The charity says the German Shepherd Rescue (GSR) Network (who are they?) breached copyright when it altered the RSPCA logo. Didn't they make their own logo?
The RSPCA has also moved to have campaign-related material it regards as offensive taken off the social networking site Facebook. There was nothing offensive, just the truth. The RSPCA don't want the public to know the truth!!
A solicitor's letter sent to Jayne Shenstone of GSR states that the RSPCA owns the trademark of the acronym RSPCA "in upper and lower case". What are they supposed to call them?
There has been bitter controversy in animal welfare circles across the UK since the incident at Pontardawe in June, when the German shepherds were put down after their owner died. That's an understatement!!
The RSPCA says inspectors decided to kill the dogs with captive bolt pistols of a kind used in abattoirs to minimise suffering because no other rescue centre would take them. Absolutely barbaric.
But campaigners using internet websites have used emotive tactics like producing a blood-soaked version of the RSPCA's logo to protest against the dogs' destruction, which they claim was inhumane. Of course it was bloody inhumane.
A spokeswoman for the national RSPCA group, not the one running the city's Llys Nini Animal Centre, said: "It is important to protect the RSPCA's logo, which had been altered in an offensive way. We also took action to remove offensive material from websites that are seen by children." The only offensive/abusive posts were written by RSPCA fans and they weren't removed.
Anne Kasica, of an organisation called the Self Help Group for Farmers, Pet Owners and Others Experiencing Difficulties with the RSPCA (SHG), said: "If the state of our law is now, as the RSPCA's highly-paid lawyers claim, that one needs permission from the RSPCA to use the acronym RSPCA, then no criticism of this political and highly-secretive charity will ever see the light of day." That's exactly what they want - to completely suppress any critcism.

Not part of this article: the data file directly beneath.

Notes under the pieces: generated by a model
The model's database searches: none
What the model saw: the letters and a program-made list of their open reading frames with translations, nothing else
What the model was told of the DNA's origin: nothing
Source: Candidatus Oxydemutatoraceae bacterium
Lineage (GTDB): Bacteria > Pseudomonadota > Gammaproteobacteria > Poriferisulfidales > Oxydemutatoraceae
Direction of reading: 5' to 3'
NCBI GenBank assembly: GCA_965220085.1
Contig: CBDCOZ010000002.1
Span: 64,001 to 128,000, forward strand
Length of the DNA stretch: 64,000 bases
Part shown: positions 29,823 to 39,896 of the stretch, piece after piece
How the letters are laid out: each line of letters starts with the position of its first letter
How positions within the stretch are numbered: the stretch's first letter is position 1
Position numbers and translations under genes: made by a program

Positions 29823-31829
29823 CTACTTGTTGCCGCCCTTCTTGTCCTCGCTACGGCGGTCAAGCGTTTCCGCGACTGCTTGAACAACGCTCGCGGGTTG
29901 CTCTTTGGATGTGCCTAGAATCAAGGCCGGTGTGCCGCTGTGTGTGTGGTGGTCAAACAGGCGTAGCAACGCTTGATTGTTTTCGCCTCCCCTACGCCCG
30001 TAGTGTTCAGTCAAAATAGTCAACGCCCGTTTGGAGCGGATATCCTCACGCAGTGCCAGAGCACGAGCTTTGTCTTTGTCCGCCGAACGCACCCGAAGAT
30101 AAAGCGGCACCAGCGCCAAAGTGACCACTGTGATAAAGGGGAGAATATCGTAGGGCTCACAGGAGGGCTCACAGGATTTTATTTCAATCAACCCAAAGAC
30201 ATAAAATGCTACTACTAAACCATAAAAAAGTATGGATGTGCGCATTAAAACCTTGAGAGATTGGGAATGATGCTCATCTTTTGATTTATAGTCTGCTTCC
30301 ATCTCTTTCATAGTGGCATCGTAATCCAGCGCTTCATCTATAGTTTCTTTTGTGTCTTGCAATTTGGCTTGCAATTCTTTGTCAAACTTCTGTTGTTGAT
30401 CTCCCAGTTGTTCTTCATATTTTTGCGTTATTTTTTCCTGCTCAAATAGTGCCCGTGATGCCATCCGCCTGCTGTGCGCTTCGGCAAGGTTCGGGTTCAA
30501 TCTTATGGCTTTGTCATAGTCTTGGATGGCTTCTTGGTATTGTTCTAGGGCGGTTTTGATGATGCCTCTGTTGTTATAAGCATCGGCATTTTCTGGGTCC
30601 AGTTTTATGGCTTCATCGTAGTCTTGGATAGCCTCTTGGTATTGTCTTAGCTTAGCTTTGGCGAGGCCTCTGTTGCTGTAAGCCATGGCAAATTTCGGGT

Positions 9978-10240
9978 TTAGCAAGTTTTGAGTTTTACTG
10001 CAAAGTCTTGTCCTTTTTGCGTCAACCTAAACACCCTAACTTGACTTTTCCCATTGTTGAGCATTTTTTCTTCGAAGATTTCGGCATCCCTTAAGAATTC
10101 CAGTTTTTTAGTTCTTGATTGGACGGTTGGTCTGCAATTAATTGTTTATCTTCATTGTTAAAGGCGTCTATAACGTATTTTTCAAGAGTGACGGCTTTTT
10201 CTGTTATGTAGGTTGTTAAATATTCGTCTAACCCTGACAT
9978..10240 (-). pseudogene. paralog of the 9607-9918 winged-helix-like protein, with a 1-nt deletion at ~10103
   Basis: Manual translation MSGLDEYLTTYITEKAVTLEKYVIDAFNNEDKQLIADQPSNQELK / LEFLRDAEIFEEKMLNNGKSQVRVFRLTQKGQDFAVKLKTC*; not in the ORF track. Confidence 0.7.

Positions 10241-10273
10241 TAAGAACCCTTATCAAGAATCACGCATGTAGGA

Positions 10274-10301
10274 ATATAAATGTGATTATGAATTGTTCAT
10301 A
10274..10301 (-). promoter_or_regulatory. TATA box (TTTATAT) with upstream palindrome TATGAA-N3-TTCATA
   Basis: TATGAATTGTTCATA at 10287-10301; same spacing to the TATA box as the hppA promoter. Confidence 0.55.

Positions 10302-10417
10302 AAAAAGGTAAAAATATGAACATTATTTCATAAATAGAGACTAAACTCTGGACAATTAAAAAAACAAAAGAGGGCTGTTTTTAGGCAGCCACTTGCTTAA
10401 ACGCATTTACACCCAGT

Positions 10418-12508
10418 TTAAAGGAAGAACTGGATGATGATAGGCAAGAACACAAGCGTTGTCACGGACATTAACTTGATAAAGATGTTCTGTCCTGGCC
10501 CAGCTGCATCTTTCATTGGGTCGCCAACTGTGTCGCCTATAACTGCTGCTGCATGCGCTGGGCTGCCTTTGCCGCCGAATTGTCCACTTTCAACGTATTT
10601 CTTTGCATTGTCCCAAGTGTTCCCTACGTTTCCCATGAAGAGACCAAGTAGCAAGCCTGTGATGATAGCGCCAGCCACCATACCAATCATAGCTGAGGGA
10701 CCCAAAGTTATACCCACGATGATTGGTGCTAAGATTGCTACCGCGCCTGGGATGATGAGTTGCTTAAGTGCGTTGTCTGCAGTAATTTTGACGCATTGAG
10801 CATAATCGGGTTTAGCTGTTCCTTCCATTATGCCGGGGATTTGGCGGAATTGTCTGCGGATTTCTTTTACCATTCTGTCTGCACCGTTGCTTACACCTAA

An RSPCA spokeswoman said the dogs had been deemed unsuitable for rehoming due to their aggressive behaviour. Where was the expert witness, where was the vet?
She said: "A decision was made following a discussion between eight RSPCA officers that the most humane form of euthanasia would be to use a captive bolt. Euthanasia means peaceful death. A bolt through the head is not a peaceful death!
"This would minimise distress to the dogs, while also being the safest method for those people responsible for dealing with the animals. Restraining the dogs and then shaving a limb to prepare for a lethal injection would have caused these animals unnecessary suffering. So they dragged each dog out fighting and struggling on the end of a grasper. Somehow they would have had to force the dogs head to the ground then hold the head still enough and get close enough to fire the captive bolt. A captive bolt is a stunning device, it does not stop the heart. It is an inappropriate device for use on a dog because of the shape of the skull!
"It is the RSPCA's raison d'être to prevent cruelty to animals, and it was decided this sad, but ultimately necessary, outcome for the dogs was the best way to prevent the animals any further suffering." Who deemed the animals to be suffering? Where was the expert witness?
RSPCA - ONE OF THE RICHEST CHARITIES IN THE UK
In its RSPCA policies on animal welfare it states under its Objects of the RSPCA that The charitable objects of the RSPCA are to promote kindness and to prevent or suppress cruelty to animals
The RSPCAs vision is, To work for a world in which all humans respect and live in harmony with all other members of the animal kingdom
Under its Mission Statement, the RSPCA declares The RSPCA as a charity will, by all lawful means, prevent cruelty, promote kindness to and alleviate suffering.
And under their General Principles, the RSPCA states The general principles on which the RSPCA operates, derived from extensive scientific evidence, is based on the fact that vertebrates and some invertebrates are sentient, and can feel pain and distress.
What happened to all those honorable and admirable objects, visions, statements and principles when RSPCA inspectors arrived at an address in South Wales and proceeded to slaughter ten German Shepherd dogs with a captive bolt?